The plot is basic: Ferris Bueller (Matthew Broderick) plans to play hooky from school, but he also has concocted a scheme that will fool everyone from his parents to the entire school body of his high school.
With his girlfriend Sloane (Mia Sara) and pal Cameron (Alan Ruck) in tow, Bueller plans to hit the town of Chicago and paint it red, all the while seemingly outwitting the only two people that are wise to his grand plan; his younger sister Jeanie (Jennifer Grey) and authority figure Principal Rooney (Jeffrey Jones).
The results are madcap hijinks on a grand scale as Bueller and his posse manages to outwit and elude any and all traps, leaving filmgoers with a belly full of laughs and smiles all around. The entire film takes place in one day: June 5, 1985. Director Hughes has stated that the film is “his love letter to the city of Chicago.”
11. Heathers (Michael Lehman, 1988)
The blackest of black comedies, Heathers set a new precedent for in-jokes, teenage suicides and other untouchable subject matters with a cynicism that now feels way too familiar. Heathers takes the standard teen coming of age premise and not only short circuits it, but shoots it right between the eyes.
At Westerburgh High School, there are three Heathers, they are the most popular girls in school, but also the most hated and feared. Veronica Sawyer (Winona Ryder) is Veronica, a relatively normal girl that is part of the Heather’s clique, but wants to break away from the others.
Suddenly a new guy appears in school and Veronica is drawn to the dark psychopathic stranger (Christian Slater) and before you know it, bad things start to happen to those that seem too popular for their own good.
Heathers seriously re-wrote the book on teen comedies and gave John Hughes film a run for their money; described as “cynical, apocalyptic nihilism” this film hits the viewer with a steady stream of intelligent humor, snappy dialogue and quotable quotes. The perfect film to mark the end of the 80’s. Highly recommended.
12. Dazed and Confused (Richard Linklater, 1993)
Preserving a single day on film, this film presents a historical piece of American culture captured perfectly. It is May 28, 1976(that bicentennial year); it is the last full day of school before summer vacation at a small Texas town, and Richard Linklater is there to show us all what it was like.
Featuring a large ensemble cast of people that would later become huge stars (McConaughey, Affleck, Posey, Goldberg), Linklater defines what it means to be a teenager on the cusp of freedom; both terrifying and liberating, some of us will be heading on to bigger and better things, while others will be staying put and not changing much.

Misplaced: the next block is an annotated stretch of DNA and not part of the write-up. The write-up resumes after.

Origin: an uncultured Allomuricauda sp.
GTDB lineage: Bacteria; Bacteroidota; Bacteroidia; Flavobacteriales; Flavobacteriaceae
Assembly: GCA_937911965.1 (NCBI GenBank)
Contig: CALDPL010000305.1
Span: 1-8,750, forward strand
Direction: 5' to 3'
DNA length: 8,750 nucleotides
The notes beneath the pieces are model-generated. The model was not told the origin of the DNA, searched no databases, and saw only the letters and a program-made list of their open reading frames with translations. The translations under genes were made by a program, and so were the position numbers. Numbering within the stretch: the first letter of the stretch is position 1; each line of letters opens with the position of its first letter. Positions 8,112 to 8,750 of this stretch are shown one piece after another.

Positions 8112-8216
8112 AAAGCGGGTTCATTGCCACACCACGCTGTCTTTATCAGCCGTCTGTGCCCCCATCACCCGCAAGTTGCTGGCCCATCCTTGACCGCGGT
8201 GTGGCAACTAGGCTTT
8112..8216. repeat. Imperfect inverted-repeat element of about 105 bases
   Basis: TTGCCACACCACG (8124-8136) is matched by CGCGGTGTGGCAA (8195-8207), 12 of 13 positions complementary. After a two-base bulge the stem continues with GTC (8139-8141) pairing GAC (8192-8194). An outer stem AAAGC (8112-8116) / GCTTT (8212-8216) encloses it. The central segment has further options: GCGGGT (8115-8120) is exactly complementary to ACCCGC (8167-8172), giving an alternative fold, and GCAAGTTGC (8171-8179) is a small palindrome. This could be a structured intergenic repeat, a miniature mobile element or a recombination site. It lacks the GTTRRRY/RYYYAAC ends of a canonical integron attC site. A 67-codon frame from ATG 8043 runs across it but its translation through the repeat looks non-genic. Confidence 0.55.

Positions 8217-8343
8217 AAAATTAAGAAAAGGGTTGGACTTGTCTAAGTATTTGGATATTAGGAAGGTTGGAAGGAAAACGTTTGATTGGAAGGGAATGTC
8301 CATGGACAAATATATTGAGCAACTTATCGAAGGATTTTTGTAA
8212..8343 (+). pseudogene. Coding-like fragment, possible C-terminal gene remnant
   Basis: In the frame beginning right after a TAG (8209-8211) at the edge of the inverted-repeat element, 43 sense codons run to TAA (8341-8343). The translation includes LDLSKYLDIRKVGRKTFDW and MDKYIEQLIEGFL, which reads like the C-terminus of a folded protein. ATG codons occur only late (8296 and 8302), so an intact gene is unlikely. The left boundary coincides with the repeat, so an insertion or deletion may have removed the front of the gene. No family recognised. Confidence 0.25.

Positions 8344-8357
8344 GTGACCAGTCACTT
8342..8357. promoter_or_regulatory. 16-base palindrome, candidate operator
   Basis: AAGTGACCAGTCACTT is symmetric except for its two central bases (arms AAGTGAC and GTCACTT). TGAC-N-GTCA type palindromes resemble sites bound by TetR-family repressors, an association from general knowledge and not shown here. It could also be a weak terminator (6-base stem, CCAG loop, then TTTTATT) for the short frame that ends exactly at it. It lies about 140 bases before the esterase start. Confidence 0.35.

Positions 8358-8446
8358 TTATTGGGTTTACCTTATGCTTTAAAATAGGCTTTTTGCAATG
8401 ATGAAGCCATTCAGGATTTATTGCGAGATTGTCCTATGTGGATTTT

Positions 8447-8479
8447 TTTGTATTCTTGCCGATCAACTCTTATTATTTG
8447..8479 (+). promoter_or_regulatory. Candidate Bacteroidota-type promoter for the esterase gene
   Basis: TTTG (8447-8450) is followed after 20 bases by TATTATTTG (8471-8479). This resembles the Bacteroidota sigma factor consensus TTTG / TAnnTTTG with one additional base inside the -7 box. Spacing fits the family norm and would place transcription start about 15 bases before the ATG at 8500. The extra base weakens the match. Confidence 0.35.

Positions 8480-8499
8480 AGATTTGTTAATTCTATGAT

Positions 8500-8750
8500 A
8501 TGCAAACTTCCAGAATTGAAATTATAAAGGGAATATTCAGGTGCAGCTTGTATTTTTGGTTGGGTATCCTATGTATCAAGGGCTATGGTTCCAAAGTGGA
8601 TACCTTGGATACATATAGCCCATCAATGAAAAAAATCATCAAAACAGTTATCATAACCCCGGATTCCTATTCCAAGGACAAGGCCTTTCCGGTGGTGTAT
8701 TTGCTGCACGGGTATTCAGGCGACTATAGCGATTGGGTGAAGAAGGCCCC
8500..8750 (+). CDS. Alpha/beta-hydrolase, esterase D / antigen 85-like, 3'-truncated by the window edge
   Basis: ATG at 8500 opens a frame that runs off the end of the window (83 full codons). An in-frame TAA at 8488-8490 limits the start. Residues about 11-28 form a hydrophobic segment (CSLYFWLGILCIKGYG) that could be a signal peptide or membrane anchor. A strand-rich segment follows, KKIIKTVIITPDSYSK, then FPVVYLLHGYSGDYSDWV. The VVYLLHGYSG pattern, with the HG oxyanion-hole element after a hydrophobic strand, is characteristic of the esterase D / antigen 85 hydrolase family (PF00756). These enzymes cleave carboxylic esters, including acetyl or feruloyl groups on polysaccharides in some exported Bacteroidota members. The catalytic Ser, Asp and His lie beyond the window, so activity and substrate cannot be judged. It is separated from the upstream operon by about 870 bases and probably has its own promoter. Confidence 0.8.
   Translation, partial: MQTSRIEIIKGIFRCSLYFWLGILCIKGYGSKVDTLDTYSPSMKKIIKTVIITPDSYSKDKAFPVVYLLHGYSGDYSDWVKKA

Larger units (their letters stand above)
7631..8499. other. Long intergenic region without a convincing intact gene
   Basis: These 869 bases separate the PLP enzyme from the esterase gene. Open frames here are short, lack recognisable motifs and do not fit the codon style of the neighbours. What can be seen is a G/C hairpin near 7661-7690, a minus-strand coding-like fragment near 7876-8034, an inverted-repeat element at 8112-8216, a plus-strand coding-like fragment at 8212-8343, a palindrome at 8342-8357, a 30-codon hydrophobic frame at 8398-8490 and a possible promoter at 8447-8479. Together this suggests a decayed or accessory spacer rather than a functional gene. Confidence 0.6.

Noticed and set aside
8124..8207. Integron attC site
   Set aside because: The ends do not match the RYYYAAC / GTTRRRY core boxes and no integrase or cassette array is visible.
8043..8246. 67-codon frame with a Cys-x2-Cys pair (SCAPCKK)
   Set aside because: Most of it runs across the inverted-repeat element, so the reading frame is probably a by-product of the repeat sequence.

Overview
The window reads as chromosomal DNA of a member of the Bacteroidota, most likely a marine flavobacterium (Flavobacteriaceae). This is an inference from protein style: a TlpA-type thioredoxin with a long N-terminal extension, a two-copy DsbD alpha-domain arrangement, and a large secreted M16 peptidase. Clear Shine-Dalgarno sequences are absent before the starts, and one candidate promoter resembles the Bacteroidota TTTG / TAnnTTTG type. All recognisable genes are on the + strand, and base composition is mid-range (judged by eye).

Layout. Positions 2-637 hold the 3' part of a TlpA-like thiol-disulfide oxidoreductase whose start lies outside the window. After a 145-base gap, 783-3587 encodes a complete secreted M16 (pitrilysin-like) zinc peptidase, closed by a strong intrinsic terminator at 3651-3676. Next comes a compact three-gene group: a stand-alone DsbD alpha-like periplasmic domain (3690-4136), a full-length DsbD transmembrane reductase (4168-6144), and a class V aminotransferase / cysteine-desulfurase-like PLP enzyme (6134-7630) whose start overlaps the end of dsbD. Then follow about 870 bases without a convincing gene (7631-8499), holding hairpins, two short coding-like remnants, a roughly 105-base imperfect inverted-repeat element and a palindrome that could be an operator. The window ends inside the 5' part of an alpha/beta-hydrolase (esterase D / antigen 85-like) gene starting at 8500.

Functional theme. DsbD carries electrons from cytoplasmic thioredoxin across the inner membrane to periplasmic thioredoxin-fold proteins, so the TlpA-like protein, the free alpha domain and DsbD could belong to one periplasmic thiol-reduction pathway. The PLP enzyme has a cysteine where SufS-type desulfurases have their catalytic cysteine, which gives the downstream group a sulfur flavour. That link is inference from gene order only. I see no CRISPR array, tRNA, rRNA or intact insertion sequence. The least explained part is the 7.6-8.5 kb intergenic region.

The premise is again simple, but Linklater admirably handles it well, somehow keeping all the balls in the air, as he follows his large cast of participants through the end of the day and into the celebration that night. Many emotional subjects are examined such as an incoming freshman’s first kiss, smoking marijuana and standing up for one’s right even under the threat of violence or authority.
Kids being kids, there is plenty of rebellion and struggling to understand one’s place in the world as all the characters test their limitations against peer pressure and parental/authoritarian rules. All this is of course dished up with a soundtrack that is a perfect selection of 70’s super hits; Aerosmith, Foghat, Kiss and Deep Purple supply all the unforgettable tunes that memories are made to. Turn it up, man!
13. Heavenly Creatures (Peter Jackson, 1994)
Ah, the secret inner life of pre-teen girls; how savage and bothersome, filled with dramatic high’s and low’s, pre-pubescent hormones coursing through them, changing their minds from minute to minute, murderous rage one second and begging for forgiveness the next!
This is what plays out in Peter Jackson’s fascinating film Heavenly Creatures, based on the true life crimes of Pauline Parker (Melanie Lynskey), and Juliet Hulme (Kate Winslet) a 15 year friend. Together the girls form a friendship that appears slightly stronger than their parents would like: the girls create a make believe world, called Borovnia; in this fantasy world the arts are first and foremost, certain artists and musicians become literal deities, and the girls happily live without any parental influence.
But as we all know, that badgering nag called reality intrudes to upset this scenario, and the girls are forced to come up with a final solution to the problem: murder Pauline’s mother. When the dreaded “L” word is mentioned Pauline’s parents reveal a plan to separate the two girls for good, but both girls become hysterical. The girls jointly decide that Honora (Sarah Peirse) Pauline’s mother, is the targeted victim and she must be done away with quickly so that the two can remain together.
A plan is formed and carried out, with both girls bludgeoning Pauline’s mother to death with a brick in a stocking. The next day the two are captured and jailed where they serve five years in prison before being paroled on the condition that they never see each other again. But wait, the worm turns again, as it is later revealed that Juliet Hulme is in actuality British crime novelist, Anne Perry.